34. “Rob – and people wonder why I want to move to a country that practices rule of law rather than rule of mob.”

    I’m happy to join you. But Google are explicitly on the side of the Mob; their actions, their beliefs sustain it and encourage it. I want them to experience the entire Mob experience – the irrational hatred, intimidation and shutting down of their public life.

  35. Bloke in Costa Rica

    Tim N: just because you can’t drop it on your foot doesn’t mean it’s not engineering.

    Google’s entire market position derives from the early advantage it had over its rivals thanks to its page matching algorithm. This was derived from work Page and Brin did using spectral graph theory. Applications of mathematical methods to a problem in the real world is the distilled essence of engineering. If Facebook’s facial recognition code or Shazam’s song-matching code or Amazon’s JIT warehousing systems aren’t engineering, then what the hell are they?

  36. Bloke no Longer in Austria

    Dearieme, BiS et al

    I used to call myself a “systems engineer” because it was my job to bolt complex computer systems together. These days installing and configuring software is not too difficult but in Ye Olde Dayes there was a lot of buggering about with config files and knowing their syntax was quite a trcky task ( especially print drivers and terminal emulations ).
    I never classed myself as a “software engineer” because I was a rotten programmer. I found mathematicians were the best, because they could think, as I used to describe it, “in staright lines.” They operate sequentially and know which tool is applicable to the next task. I was good at recognising errors and gathering evidence and so I specialised a lot in diagnostics.
    I can think of a few women who could program well – and they were all excellent mathemeticians first – they stick in the mind because they were so rare. And my late mrs was one of them.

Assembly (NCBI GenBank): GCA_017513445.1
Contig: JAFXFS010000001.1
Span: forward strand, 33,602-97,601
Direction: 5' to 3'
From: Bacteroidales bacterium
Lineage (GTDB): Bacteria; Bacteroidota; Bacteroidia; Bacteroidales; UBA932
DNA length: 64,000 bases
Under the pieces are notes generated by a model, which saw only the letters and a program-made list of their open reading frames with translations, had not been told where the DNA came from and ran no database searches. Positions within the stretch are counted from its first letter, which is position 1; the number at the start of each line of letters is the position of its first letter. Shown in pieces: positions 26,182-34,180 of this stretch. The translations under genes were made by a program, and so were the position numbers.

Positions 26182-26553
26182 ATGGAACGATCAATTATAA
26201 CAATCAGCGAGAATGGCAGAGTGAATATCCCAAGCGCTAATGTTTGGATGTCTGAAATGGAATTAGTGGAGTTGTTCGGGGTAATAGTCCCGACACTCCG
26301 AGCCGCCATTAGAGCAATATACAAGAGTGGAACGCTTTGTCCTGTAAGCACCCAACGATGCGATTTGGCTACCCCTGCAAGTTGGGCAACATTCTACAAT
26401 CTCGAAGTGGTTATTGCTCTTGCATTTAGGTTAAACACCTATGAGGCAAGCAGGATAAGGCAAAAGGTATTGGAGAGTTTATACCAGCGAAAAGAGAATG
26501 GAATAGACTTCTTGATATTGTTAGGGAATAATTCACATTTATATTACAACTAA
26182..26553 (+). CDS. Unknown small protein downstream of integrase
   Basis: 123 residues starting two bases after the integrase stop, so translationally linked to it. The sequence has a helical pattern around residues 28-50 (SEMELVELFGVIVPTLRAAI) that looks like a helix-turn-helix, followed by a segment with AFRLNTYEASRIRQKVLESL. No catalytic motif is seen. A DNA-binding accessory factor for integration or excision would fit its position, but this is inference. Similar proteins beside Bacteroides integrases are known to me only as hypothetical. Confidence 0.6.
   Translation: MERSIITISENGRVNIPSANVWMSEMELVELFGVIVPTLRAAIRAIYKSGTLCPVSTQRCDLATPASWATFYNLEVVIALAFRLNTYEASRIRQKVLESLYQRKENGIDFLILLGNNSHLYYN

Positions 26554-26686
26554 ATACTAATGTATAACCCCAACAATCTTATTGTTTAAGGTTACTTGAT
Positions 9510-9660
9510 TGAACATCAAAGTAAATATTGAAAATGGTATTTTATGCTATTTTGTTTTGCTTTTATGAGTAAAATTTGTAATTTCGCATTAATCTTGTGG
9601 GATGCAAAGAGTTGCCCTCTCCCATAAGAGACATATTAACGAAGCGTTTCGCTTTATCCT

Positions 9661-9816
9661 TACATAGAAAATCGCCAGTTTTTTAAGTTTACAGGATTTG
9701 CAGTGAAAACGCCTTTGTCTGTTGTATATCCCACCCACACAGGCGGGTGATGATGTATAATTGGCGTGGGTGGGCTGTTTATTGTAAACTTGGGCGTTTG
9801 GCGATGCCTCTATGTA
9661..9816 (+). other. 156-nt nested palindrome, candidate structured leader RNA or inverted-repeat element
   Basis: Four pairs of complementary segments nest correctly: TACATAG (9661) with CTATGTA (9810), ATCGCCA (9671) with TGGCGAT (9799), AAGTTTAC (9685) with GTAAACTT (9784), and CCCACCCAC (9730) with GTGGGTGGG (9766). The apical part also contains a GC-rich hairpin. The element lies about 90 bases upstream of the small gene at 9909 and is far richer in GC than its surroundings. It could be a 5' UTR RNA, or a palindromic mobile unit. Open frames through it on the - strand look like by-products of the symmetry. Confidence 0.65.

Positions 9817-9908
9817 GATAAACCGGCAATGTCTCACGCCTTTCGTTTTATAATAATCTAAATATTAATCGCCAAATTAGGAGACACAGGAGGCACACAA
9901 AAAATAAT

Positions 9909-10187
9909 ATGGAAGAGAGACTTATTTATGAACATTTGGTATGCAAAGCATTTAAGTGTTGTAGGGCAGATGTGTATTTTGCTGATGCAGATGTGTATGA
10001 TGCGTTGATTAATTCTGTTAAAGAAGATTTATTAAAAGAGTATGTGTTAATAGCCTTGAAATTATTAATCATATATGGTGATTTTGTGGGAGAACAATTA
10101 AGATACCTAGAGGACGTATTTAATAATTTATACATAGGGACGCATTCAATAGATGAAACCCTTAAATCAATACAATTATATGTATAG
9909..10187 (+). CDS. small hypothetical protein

37. “the more urgent question they need to ask themselves is how firing someone for having widespread if controversial opinions demonstrates their commitment to tolerance and diversity.”

    Widespread opinions that happen to be based on the truth. Controversial only because some people don’t like the truth and the logical conclusions one may draw from it.

  38. And it becomes clear why the left loves Islam so much. Both cannot tolerate wrong thought and deviation from right think. Islam means submission and the left have grasped this concept with glee. Although the left has not called yet for stoning or beheading of individuals merely content to rob them of their livelihood and make there lives a misery , it can’t be far off when they advocate this.

  39. My payslip describes me as an IT Engineer, but it sticks in my craw to claim that what I do is engineering. I wouldn’t even claim to be an IT Technician, an honest descritpion would be to call me an IT Fitter.

  40. I spent many years and the best part of a PhD trying to define what it is that programmers do; not entirely to my satisfaction, so a peripheral comment on a blog is never going to be a satisfactory answer, but…
    Programs are virtual machines. Without a program a computer is a dead thing it does nothing, with the appropriate program it becomes a calculator, a fancy typewriter, a magic filing cabinet, whatever. To quote Fred Brookes:

    The programmer, like the poet, works only slightly removed from pure thought-stuff. He builds his castles in the air, from air, creating by exertion of the imagination. Few media of creation are so flexible, so easy to polish and rework, so readily capable of realizing grand conceptual structures.